Kansas City, Mo.-based Five Elms Capital, an investment firm with a focus on B2B software and technology companies, is the latest creditor to join a forced bankruptcy lawsuit against recently-shuttered reverse mortgage lender Live Well Financial, according to recent court documents obtained by RMD. The collective of companies under the Five Elms umbrella is represented by law firm DLA Piper, which when contacted by phone by RMD, confirmed that it has filed a motion of appearance in Delaware Bankruptcy Court.
“DLA Piper LLP (US), as counsel to [Five Elms], creditors and parties in interest in the above-captioned case, hereby enters its appearance in the […] case and requests […] that any and all notices, papers and pleadings filed or served in the above-captioned cases be given to and served upon the undersigned,” the filing reads. It then goes on to list the associated attorneys for Five Elms.
Five Elms invested in Live Well during its Series A round of funding in September 2008, according to data at CrunchBase. The company was joined in the Series A round by Boston, Mass.-based North Hill Ventures, which specializes in early-stage financial and marketing technology companies.
A motion of appearance can serve two purposes in a legal proceeding: it can be either a written or verbal communication to notify the court and other involved parties that a party wishes to either appear in or receive notice of the proceedings, or it can serve as an attorney’s written or verbal notice to the court that he or she will represent one of the parties involved.
This is the latest in a series of unfolding events concerning the abrupt closure of Live Well Financial, which RMD learned about on May 3. The closure was followed by more than 100 lay-offs at the company’s Richmond, Va. headquarters, which led to the filing of a class action lawsuit from a former employee attempting to recover lost wages. Live Well intends to challenge that suit.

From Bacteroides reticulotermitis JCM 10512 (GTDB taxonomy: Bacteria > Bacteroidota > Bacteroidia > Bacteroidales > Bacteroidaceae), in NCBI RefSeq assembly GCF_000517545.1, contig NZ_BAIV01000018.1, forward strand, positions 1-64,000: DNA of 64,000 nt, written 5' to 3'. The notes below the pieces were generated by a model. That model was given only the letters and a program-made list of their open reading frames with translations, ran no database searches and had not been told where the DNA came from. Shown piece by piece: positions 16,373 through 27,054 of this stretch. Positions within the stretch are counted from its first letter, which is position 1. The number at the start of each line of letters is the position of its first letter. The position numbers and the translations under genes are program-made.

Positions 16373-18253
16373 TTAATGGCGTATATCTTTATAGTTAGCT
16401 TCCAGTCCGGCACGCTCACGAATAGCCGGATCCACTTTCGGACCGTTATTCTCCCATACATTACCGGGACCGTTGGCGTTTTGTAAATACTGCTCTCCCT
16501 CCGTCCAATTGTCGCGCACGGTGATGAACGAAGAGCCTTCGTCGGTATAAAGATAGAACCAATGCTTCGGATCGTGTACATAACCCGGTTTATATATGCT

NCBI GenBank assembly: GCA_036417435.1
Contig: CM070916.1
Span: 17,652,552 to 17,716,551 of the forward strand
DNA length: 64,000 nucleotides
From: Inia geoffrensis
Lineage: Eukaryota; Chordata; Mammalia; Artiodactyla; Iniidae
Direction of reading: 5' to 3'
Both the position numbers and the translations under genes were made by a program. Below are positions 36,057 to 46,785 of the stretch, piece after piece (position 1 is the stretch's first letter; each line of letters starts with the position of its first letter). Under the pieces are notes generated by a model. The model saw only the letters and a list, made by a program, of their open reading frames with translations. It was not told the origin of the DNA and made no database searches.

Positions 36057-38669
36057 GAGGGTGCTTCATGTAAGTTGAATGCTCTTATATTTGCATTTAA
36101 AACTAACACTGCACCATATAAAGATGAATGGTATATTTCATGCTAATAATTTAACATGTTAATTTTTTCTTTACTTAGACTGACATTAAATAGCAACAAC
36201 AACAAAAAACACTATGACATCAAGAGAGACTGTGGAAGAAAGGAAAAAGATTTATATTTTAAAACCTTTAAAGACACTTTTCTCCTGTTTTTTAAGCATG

It was then that three former creditors filed suit to force the remains of the company into involuntary bankruptcy, using apparent investigations being made by regulators and federal law enforcement as reasoning for seeking the court-supervised liquidation.
Filings in the bankruptcy case also stated that each of the company’s former creditors had been separately contacted by both the Securities and Exchange Commission (SEC) and the Federal Bureau of Investigation (FBI), reportedly in relation to the financial activities of Live Well.
Flagstar Bank had previously filed a lawsuit against Live Well, seeking repayment of more than $80 million in delinquent loans and interest, according to a court filing made with the U.S. District Court for the Eastern District of Michigan.
Following the Live Well closure, multichannel lender Open Mortgage announced it had hired the core team of mortgage lending executives from Live Well, in addition to approximately 50 former Live Well sales and operations employees to expand its retail, wholesale, principal agent and closed-loan seller mortgage channels.